What is an HVAC Technician?
“A Heating Ventilation and Air Conditioning Technician” is considered to be the same as “a HVAC Technician” on sokanu. View original.
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HVAC is an abbreviation for heating, ventilation, and air conditioning. A qualified HVAC technician is a technician who installs, maintains, and repairs heating, ventilation, air conditioning, and refrigeration systems that control the temperature and air quality in buildings. HVAC/R is an alternative abbreviation.
Although trained in all three components, HVAC technicians sometimes choose to work strictly with just one of heating, air conditioning, or refrigeration systems. In some cases, they may specialize in installation, maintenance, or repair. They may also specialize in a certain type of equipment, such as water-based heating systems, solar technology systems, or commercial refrigeration.
What does an HVAC Technician do?
The answer to the question, What does an HVAC technician do?, will vary somewhat depending on industry of employment, position, and specialty. What does not vary is the importance of the work that these technicians do. Heating and air conditioning systems control the temperature, humidity, and overall air quality in homes, office buildings, schools, hospitals, factories, stores, and other facilities. They help keep us comfortable – and healthy! By providing a climate controlled environment, refrigeration systems make it possible to store and transport food, medicine, and other perishable items.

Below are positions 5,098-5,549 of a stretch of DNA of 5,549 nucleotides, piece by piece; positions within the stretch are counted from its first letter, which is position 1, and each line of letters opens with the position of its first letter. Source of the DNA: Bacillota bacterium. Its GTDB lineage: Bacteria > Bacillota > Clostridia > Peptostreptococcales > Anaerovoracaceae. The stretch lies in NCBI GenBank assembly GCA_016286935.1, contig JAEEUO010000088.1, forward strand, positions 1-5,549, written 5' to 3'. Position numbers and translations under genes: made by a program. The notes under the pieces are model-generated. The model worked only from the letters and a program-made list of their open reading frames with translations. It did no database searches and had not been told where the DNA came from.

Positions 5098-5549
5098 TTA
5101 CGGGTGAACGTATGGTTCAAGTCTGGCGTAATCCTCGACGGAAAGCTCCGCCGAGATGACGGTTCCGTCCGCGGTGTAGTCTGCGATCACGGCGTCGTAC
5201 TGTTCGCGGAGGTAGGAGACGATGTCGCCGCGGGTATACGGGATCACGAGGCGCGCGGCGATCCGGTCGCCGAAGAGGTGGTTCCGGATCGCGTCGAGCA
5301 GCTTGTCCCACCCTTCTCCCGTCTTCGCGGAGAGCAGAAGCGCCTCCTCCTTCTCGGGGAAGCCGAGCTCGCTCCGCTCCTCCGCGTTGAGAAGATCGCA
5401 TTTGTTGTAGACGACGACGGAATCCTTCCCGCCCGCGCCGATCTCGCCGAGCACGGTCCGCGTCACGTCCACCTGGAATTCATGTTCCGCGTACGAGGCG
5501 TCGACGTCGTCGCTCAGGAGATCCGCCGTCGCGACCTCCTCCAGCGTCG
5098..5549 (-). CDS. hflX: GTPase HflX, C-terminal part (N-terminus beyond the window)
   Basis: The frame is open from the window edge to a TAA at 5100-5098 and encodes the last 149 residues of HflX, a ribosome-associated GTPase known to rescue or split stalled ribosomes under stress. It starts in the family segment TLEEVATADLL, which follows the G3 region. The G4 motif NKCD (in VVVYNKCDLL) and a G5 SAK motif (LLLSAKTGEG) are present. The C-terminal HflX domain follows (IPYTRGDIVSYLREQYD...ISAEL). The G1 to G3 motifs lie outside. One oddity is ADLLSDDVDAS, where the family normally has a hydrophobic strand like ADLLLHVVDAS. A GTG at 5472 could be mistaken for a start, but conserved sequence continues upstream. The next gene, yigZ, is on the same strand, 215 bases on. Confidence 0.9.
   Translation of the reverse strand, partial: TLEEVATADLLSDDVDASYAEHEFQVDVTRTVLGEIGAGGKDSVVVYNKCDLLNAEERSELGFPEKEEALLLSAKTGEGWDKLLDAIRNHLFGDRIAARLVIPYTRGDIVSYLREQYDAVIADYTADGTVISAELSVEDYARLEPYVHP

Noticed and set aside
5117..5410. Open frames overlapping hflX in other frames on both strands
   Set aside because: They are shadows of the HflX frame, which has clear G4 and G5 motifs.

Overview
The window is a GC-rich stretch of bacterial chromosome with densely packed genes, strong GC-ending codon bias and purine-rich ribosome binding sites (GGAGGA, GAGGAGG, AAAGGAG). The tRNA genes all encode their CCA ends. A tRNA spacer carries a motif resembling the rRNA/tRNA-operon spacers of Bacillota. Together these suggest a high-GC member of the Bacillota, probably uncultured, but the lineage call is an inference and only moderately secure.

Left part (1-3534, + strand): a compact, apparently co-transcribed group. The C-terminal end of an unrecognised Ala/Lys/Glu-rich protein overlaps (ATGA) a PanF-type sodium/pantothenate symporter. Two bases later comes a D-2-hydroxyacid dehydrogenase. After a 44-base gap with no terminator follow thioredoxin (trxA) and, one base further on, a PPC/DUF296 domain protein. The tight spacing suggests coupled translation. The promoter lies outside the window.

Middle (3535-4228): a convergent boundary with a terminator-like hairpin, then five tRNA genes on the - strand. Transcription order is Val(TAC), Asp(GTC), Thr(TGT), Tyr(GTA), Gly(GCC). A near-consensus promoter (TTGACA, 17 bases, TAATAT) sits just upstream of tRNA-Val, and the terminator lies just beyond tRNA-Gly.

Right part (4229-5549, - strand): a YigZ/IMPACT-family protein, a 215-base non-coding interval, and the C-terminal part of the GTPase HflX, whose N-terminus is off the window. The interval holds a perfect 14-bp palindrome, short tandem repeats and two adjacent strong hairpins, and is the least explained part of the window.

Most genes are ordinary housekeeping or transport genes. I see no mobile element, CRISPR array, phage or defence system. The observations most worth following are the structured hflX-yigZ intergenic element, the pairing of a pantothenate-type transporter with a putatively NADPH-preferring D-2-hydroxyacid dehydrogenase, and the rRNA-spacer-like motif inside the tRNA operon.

A typical workday in the life of an HVAC technician starts with learning about the specific job that needs to be done. Employers assign technicians to travel to a customer to resolve whatever HVAC-related issue they have. Self-employed technicians may be contacted by customers directly. The job can be to repair a pipe that is leaking, replace a damaged or defective mechanical part, or adjust equipment settings for better performance. Generally, HVAC techs will find themselves doing one or more of the following:
- Studying blueprints and other specifications
- Testing pipe or tubing joints or connections for leaks
- Testing electrical circuits or components for continuity
- Repairing or replacing defective equipment
- Improving HVAC system performance by changing filters, cleaning ducts, or refilling refrigerants
- Installing, connecting, or adjusting thermostats, humidistats, or timers
- Connecting HVAC equipment to fuel, water, or refrigerant sources
- Adjusting system controls to balance system
- Assembling, positioning, and mounting HVAC equipment
- Cutting or drilling holes in buildings structure
- Lay out, design, and install low voltage electrical wiring
- Run after-hours calls as required
- Record and report time, materials, faults, deficiencies, and other occurrences on work orders
Here is some detailed information about the major components of an HVAC technician’s job:
Typically, an HVAC technician will install a unit based on the specifications provided by an architect or architectural engineer. Before performing the installation, a technician will complete the calculations required to determine which HVAC system is appropriate. Once the unit is installed, he/she will test the system’s piping and connections and connect the HVAC unit to the ductwork or distribution system. Refrigerant technicians, who must be certified by the Environmental Protection Agency (EPA), will also charge the system with refrigerant.